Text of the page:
Friday, April 11, 2014

Starting a Relationship

Dear Readers,
                I’m sure many of you, at one time or another, have been concerned with dating. I had troubles myself, and if I had to try again, probably would have difficulty. Alas, I hope I don’t need to ever worry about that again since I care very much for the woman I am with. It was because of this woman that I began to ponder the idealisms we are exposed to when it comes to relationships.
                If you ask around, some people will probably say it is best to get to know someone before you begin dating. There’s this idealism that it is best to become friends and then date. However, I know some guys have difficulty overcoming the fear of asking a girl out. When they try this recommended approach, there’s an added fear of losing the friendship he had built if he is rejected. I feel like this fear can be amended, and the question that popped into my head was, “If your intention from the start was to eventually ask her out, did you have a real friendship?” In other words, do you really have anything to lose besides getting hurt?
                I’ve tried the recommended approach myself, and it rarely ends well for me. I have a few theories on why this may be the case. The first is that I am fairly impatient, and waiting for the “right time” can make me sick and unable to eat. The impatience can also lead to stalking, and with social media like Facebook, it’s very easy to makes things worse. You can go from the guy with good intentions to the guy creeping her out because you haven’t communicated that you liked her in person.
                My theory is an idea of level balance. If you are interested in dating but she isn’t, there’s an imbalance which leads to an unhealthy relationship. This is very important to realize. If a man meets a woman and is immediately interested in dating, the recommended approach mentioned earlier cannot work unless she is interested at the same time. If the primary motive for one is to date, then that needs to be the primary motive of the other as well. When I asked my friends about their experience, I found the reason why the process of becoming friends and then dating worked because the man did not start with an idea that he would date her. One friend did say he thought his girlfriend was the type he would like, but he had already decided that it would not happen. Hence, friendship became the primary motive for their relationship, and it eventually grew into a romantic one.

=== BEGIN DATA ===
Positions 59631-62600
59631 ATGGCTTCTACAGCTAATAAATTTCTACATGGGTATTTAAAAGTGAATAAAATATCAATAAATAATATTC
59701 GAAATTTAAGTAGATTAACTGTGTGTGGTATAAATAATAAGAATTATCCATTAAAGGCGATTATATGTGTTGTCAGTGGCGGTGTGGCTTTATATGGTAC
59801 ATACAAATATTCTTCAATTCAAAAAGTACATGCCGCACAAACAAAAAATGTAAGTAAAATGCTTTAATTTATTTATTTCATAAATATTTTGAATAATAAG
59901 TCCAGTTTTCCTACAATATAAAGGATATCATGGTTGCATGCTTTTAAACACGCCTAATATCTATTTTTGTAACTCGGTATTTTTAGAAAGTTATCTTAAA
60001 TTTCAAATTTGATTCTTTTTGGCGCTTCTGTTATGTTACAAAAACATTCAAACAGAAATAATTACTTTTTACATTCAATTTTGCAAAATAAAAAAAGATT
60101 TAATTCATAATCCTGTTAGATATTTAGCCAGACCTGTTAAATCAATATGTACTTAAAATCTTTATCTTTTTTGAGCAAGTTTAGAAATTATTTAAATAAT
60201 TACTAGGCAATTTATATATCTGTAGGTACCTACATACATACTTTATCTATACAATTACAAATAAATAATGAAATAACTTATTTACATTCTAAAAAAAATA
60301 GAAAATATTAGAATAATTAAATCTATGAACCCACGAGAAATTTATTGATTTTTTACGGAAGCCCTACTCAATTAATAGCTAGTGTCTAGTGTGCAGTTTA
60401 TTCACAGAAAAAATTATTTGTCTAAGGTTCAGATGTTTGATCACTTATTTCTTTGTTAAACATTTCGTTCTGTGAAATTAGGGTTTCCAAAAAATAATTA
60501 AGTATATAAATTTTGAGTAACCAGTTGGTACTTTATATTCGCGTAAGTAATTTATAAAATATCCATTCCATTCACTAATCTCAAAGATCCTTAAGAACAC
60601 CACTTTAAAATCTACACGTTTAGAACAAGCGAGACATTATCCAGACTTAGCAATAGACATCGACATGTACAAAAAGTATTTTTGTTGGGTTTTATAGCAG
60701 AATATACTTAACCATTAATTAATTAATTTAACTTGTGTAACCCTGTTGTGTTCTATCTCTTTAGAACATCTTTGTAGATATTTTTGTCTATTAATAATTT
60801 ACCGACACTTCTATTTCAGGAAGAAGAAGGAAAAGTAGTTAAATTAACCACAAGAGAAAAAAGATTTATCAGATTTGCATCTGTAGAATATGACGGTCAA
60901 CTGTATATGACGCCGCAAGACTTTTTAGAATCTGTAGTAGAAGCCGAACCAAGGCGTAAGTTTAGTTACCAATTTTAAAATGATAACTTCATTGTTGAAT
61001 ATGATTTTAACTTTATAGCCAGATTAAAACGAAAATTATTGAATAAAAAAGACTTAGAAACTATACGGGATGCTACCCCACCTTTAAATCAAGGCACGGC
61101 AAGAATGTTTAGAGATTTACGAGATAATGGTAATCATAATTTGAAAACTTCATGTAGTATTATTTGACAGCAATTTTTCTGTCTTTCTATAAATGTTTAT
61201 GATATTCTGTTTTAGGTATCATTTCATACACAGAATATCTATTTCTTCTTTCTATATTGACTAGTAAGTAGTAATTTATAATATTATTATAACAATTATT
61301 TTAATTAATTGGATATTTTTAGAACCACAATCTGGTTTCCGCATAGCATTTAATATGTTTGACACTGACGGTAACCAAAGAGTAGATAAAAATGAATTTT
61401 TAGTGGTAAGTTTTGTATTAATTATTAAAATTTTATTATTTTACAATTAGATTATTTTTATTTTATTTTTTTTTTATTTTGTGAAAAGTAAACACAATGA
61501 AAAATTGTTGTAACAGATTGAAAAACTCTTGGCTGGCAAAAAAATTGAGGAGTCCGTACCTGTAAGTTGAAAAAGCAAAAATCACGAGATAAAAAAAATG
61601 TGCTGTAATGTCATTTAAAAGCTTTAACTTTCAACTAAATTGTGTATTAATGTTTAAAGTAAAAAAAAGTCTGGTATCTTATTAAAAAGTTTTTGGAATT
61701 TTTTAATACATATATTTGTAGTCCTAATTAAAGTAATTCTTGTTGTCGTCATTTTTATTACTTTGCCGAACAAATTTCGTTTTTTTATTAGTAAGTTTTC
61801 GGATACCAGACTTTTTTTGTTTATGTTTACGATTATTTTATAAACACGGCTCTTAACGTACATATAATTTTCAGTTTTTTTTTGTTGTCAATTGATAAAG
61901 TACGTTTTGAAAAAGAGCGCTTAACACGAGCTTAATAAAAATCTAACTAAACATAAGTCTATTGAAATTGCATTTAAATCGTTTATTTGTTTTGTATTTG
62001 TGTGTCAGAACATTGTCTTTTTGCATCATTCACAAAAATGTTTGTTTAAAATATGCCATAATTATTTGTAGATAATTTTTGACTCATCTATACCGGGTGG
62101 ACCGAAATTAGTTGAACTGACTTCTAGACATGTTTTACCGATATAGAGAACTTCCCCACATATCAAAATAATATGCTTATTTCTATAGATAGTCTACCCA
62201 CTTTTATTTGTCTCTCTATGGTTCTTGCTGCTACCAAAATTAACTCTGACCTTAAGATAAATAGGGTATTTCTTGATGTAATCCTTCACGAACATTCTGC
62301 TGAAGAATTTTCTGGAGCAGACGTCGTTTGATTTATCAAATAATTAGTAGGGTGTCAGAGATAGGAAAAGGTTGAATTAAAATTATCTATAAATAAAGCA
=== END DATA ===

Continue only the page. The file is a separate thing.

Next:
Realize I am not saying that if the primary intention is to date, that the relationship will not work. My recommendation is that if that is the primary intention, in which you mean friendship to help you obtain that goal, you should simply be honest and express it clearly. To hold that friendship was only a means to an end is dishonest and not real. Friendship is a path, not a means. While you may hold things in common, it is best to establish in your head from the beginning if you can date or not. Once that is fixed, you can begin a real friendship that could change, but at least you will be on the same level.

N.D. Moharo

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